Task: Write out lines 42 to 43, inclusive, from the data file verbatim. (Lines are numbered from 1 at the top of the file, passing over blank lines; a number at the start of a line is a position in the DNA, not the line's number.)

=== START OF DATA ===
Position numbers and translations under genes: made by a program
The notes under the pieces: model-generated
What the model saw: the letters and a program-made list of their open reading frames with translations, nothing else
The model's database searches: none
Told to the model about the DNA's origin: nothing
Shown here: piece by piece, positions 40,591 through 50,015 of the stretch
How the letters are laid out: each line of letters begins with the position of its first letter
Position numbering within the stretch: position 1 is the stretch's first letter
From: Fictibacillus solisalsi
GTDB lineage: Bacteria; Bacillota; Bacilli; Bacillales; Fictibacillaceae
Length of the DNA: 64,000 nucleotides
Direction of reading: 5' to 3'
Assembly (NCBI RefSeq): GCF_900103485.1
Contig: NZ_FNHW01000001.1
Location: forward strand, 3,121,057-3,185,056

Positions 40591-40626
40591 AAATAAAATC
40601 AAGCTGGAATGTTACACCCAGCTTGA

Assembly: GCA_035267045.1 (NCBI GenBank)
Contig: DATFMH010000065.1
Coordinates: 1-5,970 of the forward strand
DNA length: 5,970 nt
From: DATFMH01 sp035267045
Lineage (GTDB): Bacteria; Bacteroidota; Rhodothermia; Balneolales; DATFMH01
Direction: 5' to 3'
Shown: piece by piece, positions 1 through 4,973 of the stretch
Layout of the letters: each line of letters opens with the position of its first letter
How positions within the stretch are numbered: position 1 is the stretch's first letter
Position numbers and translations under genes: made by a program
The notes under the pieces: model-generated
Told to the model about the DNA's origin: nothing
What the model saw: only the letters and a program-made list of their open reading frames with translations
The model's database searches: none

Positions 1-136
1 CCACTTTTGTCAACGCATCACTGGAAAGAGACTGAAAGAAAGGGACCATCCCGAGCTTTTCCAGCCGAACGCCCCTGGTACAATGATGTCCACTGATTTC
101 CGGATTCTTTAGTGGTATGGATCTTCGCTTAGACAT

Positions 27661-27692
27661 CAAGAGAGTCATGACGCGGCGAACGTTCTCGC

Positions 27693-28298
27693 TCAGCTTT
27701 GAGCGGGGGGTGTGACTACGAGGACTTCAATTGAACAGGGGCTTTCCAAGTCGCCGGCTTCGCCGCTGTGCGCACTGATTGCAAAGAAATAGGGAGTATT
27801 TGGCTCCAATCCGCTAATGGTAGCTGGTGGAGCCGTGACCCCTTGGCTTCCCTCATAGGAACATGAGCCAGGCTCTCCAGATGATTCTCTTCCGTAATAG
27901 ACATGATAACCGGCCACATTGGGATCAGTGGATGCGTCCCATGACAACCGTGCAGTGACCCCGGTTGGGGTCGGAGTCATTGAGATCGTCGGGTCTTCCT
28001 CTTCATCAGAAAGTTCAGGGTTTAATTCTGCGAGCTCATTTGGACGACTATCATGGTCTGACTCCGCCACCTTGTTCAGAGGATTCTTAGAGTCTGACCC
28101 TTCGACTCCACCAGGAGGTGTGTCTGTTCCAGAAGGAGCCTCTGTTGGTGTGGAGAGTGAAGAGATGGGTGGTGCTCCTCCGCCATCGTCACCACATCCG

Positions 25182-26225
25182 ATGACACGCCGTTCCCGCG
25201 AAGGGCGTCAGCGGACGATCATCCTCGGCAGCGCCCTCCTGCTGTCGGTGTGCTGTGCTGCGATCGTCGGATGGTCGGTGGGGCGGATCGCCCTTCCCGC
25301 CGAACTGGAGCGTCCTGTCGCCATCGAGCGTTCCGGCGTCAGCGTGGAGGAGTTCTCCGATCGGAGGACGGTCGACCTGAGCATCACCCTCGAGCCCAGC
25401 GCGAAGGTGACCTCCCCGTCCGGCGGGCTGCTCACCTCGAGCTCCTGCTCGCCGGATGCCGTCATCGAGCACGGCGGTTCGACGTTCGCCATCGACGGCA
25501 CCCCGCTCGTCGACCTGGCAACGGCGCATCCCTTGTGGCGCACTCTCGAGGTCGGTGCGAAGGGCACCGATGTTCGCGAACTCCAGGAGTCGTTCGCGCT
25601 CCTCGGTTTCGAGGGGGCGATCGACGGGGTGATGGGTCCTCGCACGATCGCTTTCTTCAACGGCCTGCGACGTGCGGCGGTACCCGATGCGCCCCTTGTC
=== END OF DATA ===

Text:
27801 TGGCTCCAATCCGCTAATGGTAGCTGGTGGAGCCGTGACCCCTTGGCTTCCCTCATAGGAACATGAGCCAGGCTCTCCAGATGATTCTCTTCCGTAATAG
27901 ACATGATAACCGGCCACATTGGGATCAGTGGATGCGTCCCATGACAACCGTGCAGTGACCCCGGTTGGGGTCGGAGTCATTGAGATCGTCGGGTCTTCCT